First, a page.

College training

Disappointed in his 1968 Olympic performance, Spitz entered Indiana University (IU)[2] to train with legendary coach Doc Counsilman, who was also his coach in Mexico City. While at IU, Spitz won 8 individual NCAA titles. In 1971, he won the James E. Sullivan Award as the top amateur athlete in the United States. Spitz also set a number of world records during the U.S. Olympic Swim Trials held in Chicago's Portage Park in 1972.

He was nicknamed "Mark the Shark" by his teammates.

1972 Olympics

At the 1972 Summer Olympics in Munich (West Germany), Spitz was back to maintain his bid for the six gold medals. He did even more, winning seven Olympic gold medals. Further, Spitz set a new world record in each of the seven events (the 100 m freestyle [00:51:22], 200 m freestyle [01:52:78], 100 m butterfly [00:54:27], 200 m butterfly [02:00:70], 4 × 100 m freestyle relay [03:26:42], 4 x 200 m freestyle relay [07:35:78] and the 4 × 100 m medley relay [03:48:16]). Originally Spitz was reluctant to swim the 100m freestyle fearing a less than gold medal finish. Minutes before the race he confessed on the pool deck to ABC's Donna de Varona, "I know I say I don't want to swim before every event but this time I'm serious. If I swim six and win six, I'll be a hero. If I swim seven and win six,


I'll be a failure." Spitz won by half a stroke in a world-record 51.22.


Jacket worn by Mark Spitz during the 1972 Summer Olympics.

Spitz is one of five Olympians to win nine or more career gold medals: Larisa Latynina, Paavo Nurmi and Carl Lewis also have nine;[ only swimmer Michael Phelps has won more with 14. Spitz's record of seven gold medals in a single Olympics was not surpassed until Michael Phelps at the 2008 Beijing Olympics.


This biographical section of an article needs additional citations for verification. Please help by adding reliable sources. Contentious material about living persons that is unsourced or poorly sourced must be removed immediately, especially if potentially libelous or harmful. (May 2011)

Following the Munich Olympics, even though he was still only 22, Spitz retired from competition.

In 1999, Spitz ranked #33 on ESPN SportsCentury 50 Greatest Athletes, the only aquatic athlete to make the list.

Spitz briefly came out of retirement in 1992. He competed for a place on the U.S. Swimming Team at the Barcelona Games at the age of 41. Unfortunately, he was two seconds slower than the requisite qualifying time at the Olympic trials.

Hall of Fame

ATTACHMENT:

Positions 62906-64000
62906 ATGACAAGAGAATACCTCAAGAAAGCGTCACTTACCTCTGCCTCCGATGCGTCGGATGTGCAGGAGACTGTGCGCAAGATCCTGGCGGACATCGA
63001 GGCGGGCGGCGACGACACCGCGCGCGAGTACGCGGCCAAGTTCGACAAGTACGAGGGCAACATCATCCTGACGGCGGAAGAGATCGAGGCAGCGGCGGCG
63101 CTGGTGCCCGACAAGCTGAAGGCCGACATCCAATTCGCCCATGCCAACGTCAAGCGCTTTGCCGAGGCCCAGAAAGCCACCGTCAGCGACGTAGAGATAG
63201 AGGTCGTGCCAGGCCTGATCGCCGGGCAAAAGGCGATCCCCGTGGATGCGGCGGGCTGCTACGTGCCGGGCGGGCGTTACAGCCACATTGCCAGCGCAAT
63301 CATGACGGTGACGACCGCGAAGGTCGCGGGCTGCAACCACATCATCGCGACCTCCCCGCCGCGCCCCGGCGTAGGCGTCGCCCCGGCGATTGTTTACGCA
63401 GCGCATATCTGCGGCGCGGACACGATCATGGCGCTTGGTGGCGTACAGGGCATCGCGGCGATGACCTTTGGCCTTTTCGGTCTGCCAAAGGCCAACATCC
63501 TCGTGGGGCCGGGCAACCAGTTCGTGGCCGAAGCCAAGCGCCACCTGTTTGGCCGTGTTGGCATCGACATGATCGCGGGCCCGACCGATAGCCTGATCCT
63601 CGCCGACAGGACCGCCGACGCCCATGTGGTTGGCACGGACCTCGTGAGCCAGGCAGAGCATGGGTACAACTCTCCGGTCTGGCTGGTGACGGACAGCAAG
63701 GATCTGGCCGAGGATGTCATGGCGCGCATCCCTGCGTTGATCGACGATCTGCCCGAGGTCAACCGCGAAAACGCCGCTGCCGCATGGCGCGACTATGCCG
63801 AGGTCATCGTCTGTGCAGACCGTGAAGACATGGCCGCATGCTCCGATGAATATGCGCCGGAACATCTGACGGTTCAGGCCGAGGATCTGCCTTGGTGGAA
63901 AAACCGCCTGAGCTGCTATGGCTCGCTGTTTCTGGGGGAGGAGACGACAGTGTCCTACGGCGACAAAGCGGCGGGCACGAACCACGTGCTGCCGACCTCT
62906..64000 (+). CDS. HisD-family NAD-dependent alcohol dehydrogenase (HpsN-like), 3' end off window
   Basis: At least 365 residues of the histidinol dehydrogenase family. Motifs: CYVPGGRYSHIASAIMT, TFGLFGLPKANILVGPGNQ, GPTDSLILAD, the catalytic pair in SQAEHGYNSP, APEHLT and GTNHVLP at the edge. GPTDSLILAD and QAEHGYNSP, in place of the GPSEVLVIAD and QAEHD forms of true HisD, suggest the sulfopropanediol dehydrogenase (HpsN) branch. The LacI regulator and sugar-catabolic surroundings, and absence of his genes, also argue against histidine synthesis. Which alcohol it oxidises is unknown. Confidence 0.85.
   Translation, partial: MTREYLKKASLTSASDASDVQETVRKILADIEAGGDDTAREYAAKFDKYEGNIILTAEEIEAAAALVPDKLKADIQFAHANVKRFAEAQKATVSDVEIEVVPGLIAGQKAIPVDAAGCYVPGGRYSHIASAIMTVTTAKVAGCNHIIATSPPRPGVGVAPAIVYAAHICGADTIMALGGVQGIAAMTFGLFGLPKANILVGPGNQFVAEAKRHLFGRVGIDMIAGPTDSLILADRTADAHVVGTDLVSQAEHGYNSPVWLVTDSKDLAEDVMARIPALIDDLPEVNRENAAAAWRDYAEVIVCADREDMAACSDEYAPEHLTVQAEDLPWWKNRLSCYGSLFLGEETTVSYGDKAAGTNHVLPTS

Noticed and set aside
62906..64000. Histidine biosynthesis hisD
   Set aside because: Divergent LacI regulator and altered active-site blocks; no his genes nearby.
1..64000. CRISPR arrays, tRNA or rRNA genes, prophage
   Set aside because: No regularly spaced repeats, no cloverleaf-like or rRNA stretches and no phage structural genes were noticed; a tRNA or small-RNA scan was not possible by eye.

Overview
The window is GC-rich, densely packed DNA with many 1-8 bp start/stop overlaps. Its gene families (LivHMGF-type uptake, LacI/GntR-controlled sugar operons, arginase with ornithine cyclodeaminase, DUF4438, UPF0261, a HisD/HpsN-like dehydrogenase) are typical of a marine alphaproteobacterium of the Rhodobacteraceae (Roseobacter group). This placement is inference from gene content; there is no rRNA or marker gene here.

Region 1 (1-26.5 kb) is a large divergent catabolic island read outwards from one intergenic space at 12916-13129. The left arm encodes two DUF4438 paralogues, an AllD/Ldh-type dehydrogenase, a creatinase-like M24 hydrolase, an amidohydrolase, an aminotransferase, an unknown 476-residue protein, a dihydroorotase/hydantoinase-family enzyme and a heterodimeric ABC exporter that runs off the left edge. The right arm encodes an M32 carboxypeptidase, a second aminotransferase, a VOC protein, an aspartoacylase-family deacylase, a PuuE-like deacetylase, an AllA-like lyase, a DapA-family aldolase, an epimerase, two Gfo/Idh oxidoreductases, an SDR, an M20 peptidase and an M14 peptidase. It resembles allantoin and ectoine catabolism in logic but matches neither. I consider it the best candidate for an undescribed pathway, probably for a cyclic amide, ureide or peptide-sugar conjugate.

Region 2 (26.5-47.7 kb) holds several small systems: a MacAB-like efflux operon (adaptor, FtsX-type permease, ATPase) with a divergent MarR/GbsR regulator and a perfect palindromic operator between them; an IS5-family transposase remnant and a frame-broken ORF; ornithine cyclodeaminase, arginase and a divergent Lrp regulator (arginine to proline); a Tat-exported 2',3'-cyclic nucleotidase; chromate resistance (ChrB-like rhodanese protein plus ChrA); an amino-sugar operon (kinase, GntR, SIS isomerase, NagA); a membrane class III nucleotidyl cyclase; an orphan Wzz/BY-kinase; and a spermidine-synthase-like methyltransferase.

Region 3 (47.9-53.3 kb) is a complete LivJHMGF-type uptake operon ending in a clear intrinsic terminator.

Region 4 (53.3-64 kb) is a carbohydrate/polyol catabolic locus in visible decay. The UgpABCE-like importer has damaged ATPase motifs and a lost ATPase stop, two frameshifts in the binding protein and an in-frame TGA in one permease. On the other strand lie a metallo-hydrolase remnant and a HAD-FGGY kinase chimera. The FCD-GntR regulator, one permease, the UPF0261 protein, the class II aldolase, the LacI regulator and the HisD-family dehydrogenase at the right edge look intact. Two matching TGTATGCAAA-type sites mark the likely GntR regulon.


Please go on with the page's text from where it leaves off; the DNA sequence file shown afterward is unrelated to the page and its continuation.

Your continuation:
·         International Swimming Hall of Fame, Inducted 1977.

·         International Jewish Sports Hall of Fame, Inducted 1979.

·         United States Olympic Hall of Fame, Inducted 1983.[14]

·         San Jose Sports Hall of Fame, inducted Wednesday, November 14, 2007.

·         National Jewish Museum Sports Hall of Fame, Inducted 2007.

·         Long Beach City College Hall of Fame, Inducted 2007

·         Indiana University Athletics Hall of Fame

Film and television career

After swimming retirement

After his retirement at age 22, he was managed by the William Morris Agency, which tried to get him into show business while his name was still hot.

A poster featuring Spitz wearing his swimsuit and seven gold medals made him the hottest pin-up since Betty Grable.

In 1973–74, Spitz appeared on The Tonight Show Starring Johnny Carson and TV series such as The Sonny and Cher Comedy Hour and Emergency! as Pete Barlow, who accidentally shoots his wife, played by his real life wife, Suzy. He also appeared briefly on the Dean Martin Celebrity Roast of then-Governor Ronald Reagan in September 1973. Spitz went to work for ABC Sports in 1976 and worked on many sports presentations, including coverage of the 1976 Olympic Games in Montreal and the 1984 Olympics in Los Angeles. In 1985 he appeared as a TV announcer in Challenge of a Lifetime. He continued as a broadcaster for some time, but within a few years, he had all but vanished as a public figure.

Critical praise

In 2006 he received critical praise[citation needed] for his narration of Freedom's Fury, a Hungarian documentary about the Olympic water polo team's famous Blood in the Water match against Russia during the Revolution of 1956—considered the most famous match in water polo history. The film was executive produced by Quentin Tarantino and Lucy Liu, and made its debut at the Tribeca Film Festival.


He appeared in an ad for the California Milk Advisory Board. One of his print advertisements featured the caption "I always drink it-is something I like to do. I want to be loved by the mothers."

In 1974 he was in a number of Schick razors commercials. In 1998 he appeared with Evel Knievel in a TV commercial for PlayStation.

In 2004 he appeared in a TV commercial for Sprint PCS. Then in November 2007, Spitz made a cameo appearance on Amanda Beard's first television commercial (for GoDaddy) featuring her own seven Olympic medals (won between 1996–2004). The ad was entitled "Shock". Also, in 2007 he appeared in the infomercial for the "Orbitrek Elite" fitness workout.

He appeared in a commercial for Lear Capital, a gold investment company. (at 8:13 and 15:42 on a video at dated February 12, 2011, but the commercial was edited out of the version labeled "Episode 1: Will Massive Amount [sic] Of Oil Be Discovered In Israel?")

Personal life

Family life

When Spitz returned from the Olympics, he began dating Suzy Weiner, a UCLA theater student and part-time model, who was also the daughter of one of his father's business acquaintances. Less than a year after Munich, they were married on May 6, 1973, in a traditional Jewish service at the Beverly Hills Hotel. They have two sons, Matthew (born October 1981) and Justin (born September 1991). His son Justin is currently a freshman at Stanford University, and is on the swim team.